A Reflection on the Year That Was

A Reflection on the Year That Was

This weekend I took the opportunity to film my segment of the final Berwick Grammar School online assembly at Black Rock beach whilst in the area.

It was a wild and windy day – the perfect metaphor for the year that was. Certainly we all experienced seas that were difficult to navigate – and what you might call unexpected storms.

I began my assembly speech by suggesting that each year we say the year that was, was a year like no other.  And that this year the cliche it was true – 2020 was certainly a year like no other.  Think about all the changes we have undertaken as a community – as we learned about the existence of Coronavirus just before the school year began, and then we realised the power it might have to impact our lives.  It became a thing we were all concerned about… but I know even then I never expected to be teaching from home for a large proportion of the year, accepting for the good of us all conditions on our whereabouts and our interactions with that would have appeared a year ago to belong to a science fiction novel. So too would have the wearing of masks and the need to physically distance more than 1.5 metres from the person next to you. Truth really is stranger than fiction.

It was a challenge – but as I am often reminded, challenges bring the most growth.  I hope amidst some of the difficulties you have also experienced this year, you find some time to reflect upon what you have learnt and how you have grown.  I think if you allow yourself to do this, you will find some things to be grateful for. There is much to acknowledge about the warmth of home and simple pleasures that were returned to us, for example.  And many opportunities to learn about our own wellbeing – we each suddenly had to be very conscious of making these restrictions work – and finding new ways of creating harmony and balance – like walking in nature or connecting via Skype, Teams and Facetime. Challenge also brings innovation – another perhaps unexpected flipside of difficulty.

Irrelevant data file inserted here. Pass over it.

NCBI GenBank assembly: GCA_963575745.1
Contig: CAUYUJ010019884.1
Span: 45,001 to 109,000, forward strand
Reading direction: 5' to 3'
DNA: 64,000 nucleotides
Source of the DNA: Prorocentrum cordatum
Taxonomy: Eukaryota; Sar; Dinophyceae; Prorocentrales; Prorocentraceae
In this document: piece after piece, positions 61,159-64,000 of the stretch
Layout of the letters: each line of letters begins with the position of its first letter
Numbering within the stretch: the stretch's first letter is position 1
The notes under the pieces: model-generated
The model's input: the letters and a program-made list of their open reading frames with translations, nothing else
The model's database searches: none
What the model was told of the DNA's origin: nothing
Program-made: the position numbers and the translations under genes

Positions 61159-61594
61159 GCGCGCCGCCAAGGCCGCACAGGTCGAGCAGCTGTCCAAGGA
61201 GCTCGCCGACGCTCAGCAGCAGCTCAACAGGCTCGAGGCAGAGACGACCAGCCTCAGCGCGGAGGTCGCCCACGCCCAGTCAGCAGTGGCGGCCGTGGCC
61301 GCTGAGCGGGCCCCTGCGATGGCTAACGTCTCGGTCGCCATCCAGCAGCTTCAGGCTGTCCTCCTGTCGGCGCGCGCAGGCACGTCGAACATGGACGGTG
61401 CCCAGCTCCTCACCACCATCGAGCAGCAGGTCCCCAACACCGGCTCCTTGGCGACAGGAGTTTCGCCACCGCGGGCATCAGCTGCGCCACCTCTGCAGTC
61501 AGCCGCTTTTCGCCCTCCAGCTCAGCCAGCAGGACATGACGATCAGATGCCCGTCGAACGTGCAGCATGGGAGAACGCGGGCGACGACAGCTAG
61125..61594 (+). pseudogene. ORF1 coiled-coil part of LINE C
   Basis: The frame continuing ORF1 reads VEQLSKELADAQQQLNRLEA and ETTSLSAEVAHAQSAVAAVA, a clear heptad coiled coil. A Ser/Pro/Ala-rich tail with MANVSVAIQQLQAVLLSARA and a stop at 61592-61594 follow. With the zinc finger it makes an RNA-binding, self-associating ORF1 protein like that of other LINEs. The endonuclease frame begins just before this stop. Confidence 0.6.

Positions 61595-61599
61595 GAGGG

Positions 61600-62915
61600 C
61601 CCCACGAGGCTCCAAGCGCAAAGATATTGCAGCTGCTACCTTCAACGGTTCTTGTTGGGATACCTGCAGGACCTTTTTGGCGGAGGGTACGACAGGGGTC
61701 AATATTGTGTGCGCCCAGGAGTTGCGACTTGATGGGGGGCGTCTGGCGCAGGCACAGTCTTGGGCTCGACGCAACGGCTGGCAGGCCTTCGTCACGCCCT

So we learned to manage ourselves better – and I hope our community’s focus on wellbeing in different ways each term assisted.  Each theme gave us a particular focus and also a different perspective. For example, when we first went into lockdown, we used the theme of Humour to keep our spirits high.  We laughed to lighten the load.  We laughed to share with others and explored the humour of the generations before us – hoping that this would stimulate some much needed conversations in isolation.

Then in Term 3 when we had to return to lockdown unexpectedly, it was Purpose that kept us focused on the reasons why we were giving up so much.  A sense of purpose helped us to find meaning to these sacrifices – we were working together to beat this virus.  This worked so well for us that much is back to normal now in Victoria.  Everything has reopened almost to normal capacity and we are needing our masks less and less.

Our final wellbeing theme in Term 4 was Courage and Determination, two attitudes we needed to continue restrictions, and to find new ways of doing traditional end of year activities – and what an end of year it has been.  The online Speech Night was a real highlight for me – and I enjoyed the new ways of thinking to make this special – and also the new opportunities to work with the Class of 2020 to farewell them in exciting ways.  I loved their videos and their drone footage farewell to the school that had been a part their lives for so many years.

So what will next year bring? I think we have to continue our new pattern learning, reflecting and growing based upon our experiences this year.  With this in mind, Term 1’s wellbeing theme across the Senior Schools is Self-Monitoring.  We are all going to work on knowing ourselves better to make sure we are as balanced as possible, that we can manage and even thrive in any difficult times ahead.  It’s kind of like doing a research project on yourself. What are your triggers? What are your wellbeing boosters? And we are going to use our Skodel Check In Tool to help us track our wellbeing levels. There will be plenty of interesting discussions with this partner ahead – and much self-discovery.

So again, let’s not let go of what we have learnt.  We can turn 2020 from a disaster into one of the most powerfully positive lessons if we can build on this.

Photo by Marcus Winkler from Pexels

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